In this regard, it is of note that the antibody EXO 6A10 of the instant invention is a monoclonal antibody which has been raised in a rat to the human sequence of CA-XII as shown in
In another preferred embodiment the antibody of the invention is coupled to (a) a labelling group, (b) a toxin, or (c) an anti-tumour drug.
In this regard the label group may be a hapten or a flurescent dye, for example selected from FLAG, GFP, YFP, RFP, dTomato, cherry, Cy3, Cy 5, Cy 5.5., Cy 7, DNP, AMCA, Biotin, Digoxigenin, Tamra, Texas Red, rhodamine, Alexa fluors, FITC, TRITC. Alternatively, the labelling group may be a radioisotopes such as for example 3H, 14C, 15N, 35S, 90Y, 99Tc, 111In, 125I, or 131I. Further examples of suitable labelling groups are enzymatic groups (e.g. horseradish peroxidase, horseradish galactosidase, luciferase, alkaline phosphatase), chemiluminescent groups, biotinyl groups, or predetermined polypeptide epitopes recognized by a secondary reporter (e.g. leucine zipper pair sequences, binding sites for secondary antibodies, metal binding domains, epitope tags).
The term “toxin” as used herein relates to any compound produced by living cells or organisms and poisonous to a cell or organism. A toxins, thus can be, e.g. small molecules, peptides, or proteins. Specific examples are neurotoxins, necrotoxins, hemotoxins and cytotoxins.
The term “anti-tumour drug” specifies in accordance with the invention a drug that is capable of either stopping or slowing down the abnormal growth of tissue. Thus anti-tumour drug are particularly useful in treating cancer. An anti-tumour drug may be a angiogenesis inhibitor, DNA intercalators or cross-linkers, DNA synthesis inhibitors, DNA-RNA transcription regulators, enzyme inhibitors, gene regulators, microtubule inhibitors or other antitumour agents.
It will be apparent to those skilled in the art that the antibodies of the invention can be coupled to a labelling group, a toxin, or an anti-tumour drug as defined herein above by methods well known in the art. Such coupling may be conducted chemically after expression of the antibody or antigen to the site of attachment or the coupling product may be engineered into the antibody or antigen of the invention at the DNA level. The DNAs are then expressed in a suitable host system as described herein below, and the expressed proteins are collected and renatured, if necessary. Coupling may be achieved via a linker known in the state of the art. In particular, different linkers that release the toxin, or an anti-tumour drug under acidic or reducing conditions or upon exposure to specific proteases may be employed with this technology.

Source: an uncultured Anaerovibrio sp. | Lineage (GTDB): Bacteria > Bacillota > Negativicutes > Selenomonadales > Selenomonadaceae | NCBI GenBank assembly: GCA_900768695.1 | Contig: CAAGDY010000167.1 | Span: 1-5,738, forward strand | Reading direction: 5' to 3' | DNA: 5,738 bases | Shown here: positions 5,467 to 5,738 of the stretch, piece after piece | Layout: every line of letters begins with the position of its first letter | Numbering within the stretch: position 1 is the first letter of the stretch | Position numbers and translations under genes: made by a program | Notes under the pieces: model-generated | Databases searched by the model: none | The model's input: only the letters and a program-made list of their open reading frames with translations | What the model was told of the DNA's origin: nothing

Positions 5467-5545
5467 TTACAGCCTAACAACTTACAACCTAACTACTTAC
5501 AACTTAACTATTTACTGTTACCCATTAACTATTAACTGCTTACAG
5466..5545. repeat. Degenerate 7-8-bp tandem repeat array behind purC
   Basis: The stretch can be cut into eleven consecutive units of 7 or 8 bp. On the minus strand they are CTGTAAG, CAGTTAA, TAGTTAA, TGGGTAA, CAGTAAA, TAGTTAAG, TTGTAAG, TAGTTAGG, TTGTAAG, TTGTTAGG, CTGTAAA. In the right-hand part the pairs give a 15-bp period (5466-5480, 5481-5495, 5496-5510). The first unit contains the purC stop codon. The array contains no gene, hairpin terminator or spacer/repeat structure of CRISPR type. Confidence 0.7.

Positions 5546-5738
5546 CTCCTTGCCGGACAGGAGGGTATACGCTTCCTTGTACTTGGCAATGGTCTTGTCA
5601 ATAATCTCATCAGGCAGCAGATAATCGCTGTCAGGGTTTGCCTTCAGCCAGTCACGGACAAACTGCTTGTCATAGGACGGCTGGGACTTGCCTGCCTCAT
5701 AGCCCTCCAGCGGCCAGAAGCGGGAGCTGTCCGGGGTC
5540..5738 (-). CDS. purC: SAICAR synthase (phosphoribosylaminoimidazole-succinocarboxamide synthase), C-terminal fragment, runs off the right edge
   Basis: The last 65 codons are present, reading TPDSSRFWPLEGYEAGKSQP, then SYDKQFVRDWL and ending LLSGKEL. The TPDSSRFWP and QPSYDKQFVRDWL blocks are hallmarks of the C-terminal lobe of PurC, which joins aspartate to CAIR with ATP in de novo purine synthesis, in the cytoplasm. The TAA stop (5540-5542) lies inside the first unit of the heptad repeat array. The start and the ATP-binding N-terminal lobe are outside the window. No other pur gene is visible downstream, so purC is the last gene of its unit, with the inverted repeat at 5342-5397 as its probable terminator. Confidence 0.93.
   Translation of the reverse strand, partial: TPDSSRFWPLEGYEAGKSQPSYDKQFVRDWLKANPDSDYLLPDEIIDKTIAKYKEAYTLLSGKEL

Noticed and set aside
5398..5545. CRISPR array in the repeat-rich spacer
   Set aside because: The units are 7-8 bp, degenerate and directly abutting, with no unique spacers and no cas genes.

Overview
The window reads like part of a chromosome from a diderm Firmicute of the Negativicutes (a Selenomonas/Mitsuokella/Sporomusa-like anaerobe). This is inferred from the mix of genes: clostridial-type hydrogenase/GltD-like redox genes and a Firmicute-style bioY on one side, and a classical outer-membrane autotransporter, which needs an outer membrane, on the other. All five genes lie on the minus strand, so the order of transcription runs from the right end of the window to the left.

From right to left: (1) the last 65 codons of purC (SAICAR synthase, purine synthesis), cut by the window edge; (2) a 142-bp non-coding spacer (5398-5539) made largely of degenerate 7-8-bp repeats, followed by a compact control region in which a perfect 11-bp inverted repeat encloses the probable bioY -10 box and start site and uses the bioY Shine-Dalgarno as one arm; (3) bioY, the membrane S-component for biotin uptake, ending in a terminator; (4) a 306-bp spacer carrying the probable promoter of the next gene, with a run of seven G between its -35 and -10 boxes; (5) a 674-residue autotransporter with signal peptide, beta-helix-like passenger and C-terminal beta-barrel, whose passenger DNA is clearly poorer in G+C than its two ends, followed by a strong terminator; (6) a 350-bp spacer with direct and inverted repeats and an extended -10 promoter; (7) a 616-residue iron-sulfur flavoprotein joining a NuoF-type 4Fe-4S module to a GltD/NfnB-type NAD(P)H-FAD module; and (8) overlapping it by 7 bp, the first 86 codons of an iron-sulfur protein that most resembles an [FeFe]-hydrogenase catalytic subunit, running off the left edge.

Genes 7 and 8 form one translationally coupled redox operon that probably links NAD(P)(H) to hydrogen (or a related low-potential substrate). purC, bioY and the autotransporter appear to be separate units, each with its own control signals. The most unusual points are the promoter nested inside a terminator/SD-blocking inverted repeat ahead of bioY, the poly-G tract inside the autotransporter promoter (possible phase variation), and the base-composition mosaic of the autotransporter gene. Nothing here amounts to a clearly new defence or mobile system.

In certain aspects, it may be desirable, that the labelling group, toxin, or an anti-tumour drug is attached by spacer arms of various lengths to reduce potential steric hindrance.
In a further embodiment the invention relates a nucleic acid molecule encoding the antibody according to the invention.
The nucleic acid molecule of the invention encoding the antibody of the invention may be, e.g. DNA, cDNA, RNA or synthetically produced DNA or RNA or recombinantly produced chimeric nucleic acid molecule comprising any of those nucleic acid molecules either alone or in combination. The nucleic acid molecule may also be genomic DNA corresponding to the entire gene or a substantial portion thereof or to fragments and derivatives thereof. The nucleotide sequence may correspond to the naturally occurring nucleotide sequence or may contain single or multiple nucleotide substitutions, deletions or additions required that the nucleic acid of the invention comprises nucleic acids encoding SEQ ID NOs 1 to 6 or SEQ ID NOs 7 and 8, or such sequences wherein at least one amino acid is conservatively substituted or comprises the nucleic acids as defined by SEQ NOs 9 to 15 or SEQ ID NOs 15 and 16.
In a particular preferred embodiment of the present invention, the nucleic acid molecule is a cDNA molecule.
An embodiment of the invention also relates to a vector comprising the nucleic acid molecule in an expressible form.
The vector of the invention may be, for example, a phage, plasmid, viral or retroviral vector. Retroviral vectors may be replication competent or replication defective. In the latter case, viral propagation generally will occur only in complementing host/cells.
The nucleic acid molecule may be inserted into several commercially available vectors. Non-limiting examples include prokaryotic plasmid vectors, such as the pUC-series, pBluescript (Stratagene), the pET-series of expression vectors (Novagen) or pCRTOPO (Invitrogen) and vectors compatible with an expression in mammalian cells like pREP (Invitrogen), pcDNA3 (Invitrogen), pCEP4 (Invitrogen), pMC1neo (Stratagene), pXT1 (Stratagene), pSG5 (Stratagene), EBO-pSV2neo, pBPV-1, pdBPVMMTneo, pRSVgpt, pRSVneo, pSV2-dhfr, pIZD35, pLXIN, pSIR (Clontech), pIRES-EGFP (Clontech), pEAK-10 (Edge Biosystems) pTriEx-Hygro (Novagen) and pClNeo (Promega). Plant expression vectors comprise pGEM-T (Promega), pCAMBIA 1391 (Cambia), GATEWAY (Invitrogen), pGreen and pGreenII (PGREEN). Examples for plasmid vectors suitable for Pichia pastoris comprise e.g. the plasmids pAO815, pPIC9K and pPIC3.5K (all Intvitrogen).